Janet Yellen thinks the economy is doing so well that next week she may raise interest rates for the first time in nine years. But many of America’s renters would probably beg to differ. Twenty-five percent of Americans spend more than 50% of their take home pay on rent. This amounts to 11.4 million people who are simply working to pay their landlord’s mortgage. With less than 50% of their take home available, many of these rent burdened folks have little to contribute toward an emergency fund or retirement account.
What’s more frightening is that over half of all renters are over the age of 40! The number of Americans now renting is at a 30 year high while the homeownership rate currently sits at a 48 year low. Many of these renters are unemployed or underemployed with insurmountable credit card, student loan and vehicle loan debt. It’s now clear to everyone that the National Association of Realtors dream of homeownership for all Americans is dead. Well, at least temporarily.
The sustainability of this system is as likely as Bernie Madoff’s investment fraud. Eventually, market forces will reveal that home prices are too high for real American incomes. In many markets, home prices will need to fall by 40-50% to reasonably turn renters into homeowners again, and I can prove it. Currently, the median priced American home is around $280,00, but the median income is only about $55,000. This means that a typical house is about 5 times a typical income, which is 2-3 times greater for you than it was for your grandparents (1.5-2 times income).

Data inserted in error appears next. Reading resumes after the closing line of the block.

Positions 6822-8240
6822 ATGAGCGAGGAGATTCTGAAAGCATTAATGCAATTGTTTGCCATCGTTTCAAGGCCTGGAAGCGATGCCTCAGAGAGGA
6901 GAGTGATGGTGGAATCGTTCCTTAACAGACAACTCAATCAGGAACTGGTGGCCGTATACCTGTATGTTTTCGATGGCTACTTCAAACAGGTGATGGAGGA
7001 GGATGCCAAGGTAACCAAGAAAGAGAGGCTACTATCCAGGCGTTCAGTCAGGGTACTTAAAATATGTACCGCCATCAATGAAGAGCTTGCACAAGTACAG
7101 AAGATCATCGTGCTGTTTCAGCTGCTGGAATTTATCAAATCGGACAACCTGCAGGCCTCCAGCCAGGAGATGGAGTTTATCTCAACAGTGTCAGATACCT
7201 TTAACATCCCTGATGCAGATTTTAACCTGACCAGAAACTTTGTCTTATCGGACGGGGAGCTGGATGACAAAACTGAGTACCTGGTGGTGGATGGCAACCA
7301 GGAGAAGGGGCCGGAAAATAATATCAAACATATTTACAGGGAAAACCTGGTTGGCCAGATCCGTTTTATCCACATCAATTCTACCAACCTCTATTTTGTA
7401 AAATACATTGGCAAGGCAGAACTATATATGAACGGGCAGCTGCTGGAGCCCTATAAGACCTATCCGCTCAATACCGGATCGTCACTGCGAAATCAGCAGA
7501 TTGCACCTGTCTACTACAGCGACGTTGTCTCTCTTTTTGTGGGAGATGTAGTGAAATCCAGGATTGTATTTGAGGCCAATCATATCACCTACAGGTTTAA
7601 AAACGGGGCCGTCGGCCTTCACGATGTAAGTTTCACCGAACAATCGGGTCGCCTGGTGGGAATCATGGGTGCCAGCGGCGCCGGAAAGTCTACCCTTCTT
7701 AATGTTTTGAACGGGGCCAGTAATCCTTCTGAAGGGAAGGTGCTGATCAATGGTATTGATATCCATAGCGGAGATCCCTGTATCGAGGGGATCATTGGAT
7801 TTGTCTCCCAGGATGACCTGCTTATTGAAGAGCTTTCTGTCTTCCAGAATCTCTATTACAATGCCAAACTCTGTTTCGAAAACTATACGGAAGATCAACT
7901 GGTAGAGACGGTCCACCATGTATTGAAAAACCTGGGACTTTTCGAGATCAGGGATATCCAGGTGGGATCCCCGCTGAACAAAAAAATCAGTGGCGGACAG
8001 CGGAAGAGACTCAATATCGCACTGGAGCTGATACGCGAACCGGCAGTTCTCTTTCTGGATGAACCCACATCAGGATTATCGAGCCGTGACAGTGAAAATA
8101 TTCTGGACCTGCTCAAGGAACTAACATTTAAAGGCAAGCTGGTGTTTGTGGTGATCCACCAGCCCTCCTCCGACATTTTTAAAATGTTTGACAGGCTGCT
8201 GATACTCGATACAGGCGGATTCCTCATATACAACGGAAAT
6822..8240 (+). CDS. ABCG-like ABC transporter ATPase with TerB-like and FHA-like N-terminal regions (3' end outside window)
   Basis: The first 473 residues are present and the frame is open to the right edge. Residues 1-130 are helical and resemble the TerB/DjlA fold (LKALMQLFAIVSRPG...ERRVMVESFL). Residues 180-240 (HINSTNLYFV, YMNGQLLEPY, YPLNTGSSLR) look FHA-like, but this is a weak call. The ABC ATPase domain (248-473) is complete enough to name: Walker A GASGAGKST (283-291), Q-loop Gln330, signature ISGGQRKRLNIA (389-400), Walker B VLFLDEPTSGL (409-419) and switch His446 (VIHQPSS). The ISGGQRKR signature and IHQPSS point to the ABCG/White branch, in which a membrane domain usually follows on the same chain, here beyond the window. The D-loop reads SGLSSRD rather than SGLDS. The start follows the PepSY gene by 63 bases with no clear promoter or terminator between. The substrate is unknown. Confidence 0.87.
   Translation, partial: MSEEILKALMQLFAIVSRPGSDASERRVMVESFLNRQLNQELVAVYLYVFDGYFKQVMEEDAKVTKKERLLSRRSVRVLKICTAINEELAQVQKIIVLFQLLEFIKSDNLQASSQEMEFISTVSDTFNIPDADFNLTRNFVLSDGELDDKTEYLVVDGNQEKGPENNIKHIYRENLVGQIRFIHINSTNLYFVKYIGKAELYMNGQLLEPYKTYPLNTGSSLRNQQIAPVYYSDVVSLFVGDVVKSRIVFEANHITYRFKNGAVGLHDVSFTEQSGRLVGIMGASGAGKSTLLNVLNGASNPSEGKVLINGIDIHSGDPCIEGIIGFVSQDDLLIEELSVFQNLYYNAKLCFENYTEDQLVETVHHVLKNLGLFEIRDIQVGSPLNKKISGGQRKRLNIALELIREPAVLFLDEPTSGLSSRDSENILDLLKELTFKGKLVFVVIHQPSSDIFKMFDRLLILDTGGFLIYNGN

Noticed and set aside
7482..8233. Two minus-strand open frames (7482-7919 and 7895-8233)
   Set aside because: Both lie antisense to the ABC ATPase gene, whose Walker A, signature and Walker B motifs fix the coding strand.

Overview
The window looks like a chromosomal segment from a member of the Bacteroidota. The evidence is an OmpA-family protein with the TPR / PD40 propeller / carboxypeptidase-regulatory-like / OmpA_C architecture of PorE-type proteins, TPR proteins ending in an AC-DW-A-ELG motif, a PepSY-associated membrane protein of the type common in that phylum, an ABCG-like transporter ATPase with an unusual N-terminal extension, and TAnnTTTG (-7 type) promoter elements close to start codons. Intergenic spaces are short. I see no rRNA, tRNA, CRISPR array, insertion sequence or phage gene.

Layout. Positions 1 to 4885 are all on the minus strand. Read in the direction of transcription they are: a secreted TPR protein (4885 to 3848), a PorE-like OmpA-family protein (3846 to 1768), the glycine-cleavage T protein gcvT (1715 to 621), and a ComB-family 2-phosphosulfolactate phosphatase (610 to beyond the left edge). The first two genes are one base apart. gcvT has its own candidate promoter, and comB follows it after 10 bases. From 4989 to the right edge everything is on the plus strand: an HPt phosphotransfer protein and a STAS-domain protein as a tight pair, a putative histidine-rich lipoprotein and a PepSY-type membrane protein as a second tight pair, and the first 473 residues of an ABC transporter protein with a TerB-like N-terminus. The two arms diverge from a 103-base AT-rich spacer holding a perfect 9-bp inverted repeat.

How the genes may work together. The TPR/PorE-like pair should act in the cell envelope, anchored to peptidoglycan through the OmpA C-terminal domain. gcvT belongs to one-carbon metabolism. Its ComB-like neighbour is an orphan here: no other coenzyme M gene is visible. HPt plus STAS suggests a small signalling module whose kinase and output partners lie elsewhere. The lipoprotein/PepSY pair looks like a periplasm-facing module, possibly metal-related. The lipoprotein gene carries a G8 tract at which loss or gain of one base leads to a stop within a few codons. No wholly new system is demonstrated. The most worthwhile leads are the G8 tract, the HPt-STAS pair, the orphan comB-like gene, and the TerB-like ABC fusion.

Let’s say that you are lucky enough to have the $56,000 (20%) down payment for a $280,000 house. Your monthly mortgage payment will be approximatley $1,400. You earn $2,300 a pay day 24 times a year, but it’s only about $1,700 after Uncle Sam steals his “fair share.” This typical American will need to spend over 40% of his take home pay on their mortgage, and that’s why Americans are renting. Most of them can’t even come up with $500 for an emergency, let alone a 20% down payment. And even if they could, 40% of their take home pay doesn’t leave room to make burdensome debt payments.
In order for our median income renter to be able to afford a home, he should only have to spend 25% or about $850 a month. To accomplish this at today’s rates (3.75%), the home would have to cost about $165,000 or 40% less than it does now. This will still be three times greater than the median income, but that will be a much needed improvement to what we have now. A $165,000 home price would have a down payment of $33,000, which is $23,000 lower (40% off) than it is now.
Renters will become owners again, but not until the U.S. experiences another inevitable correction like we did in 2008.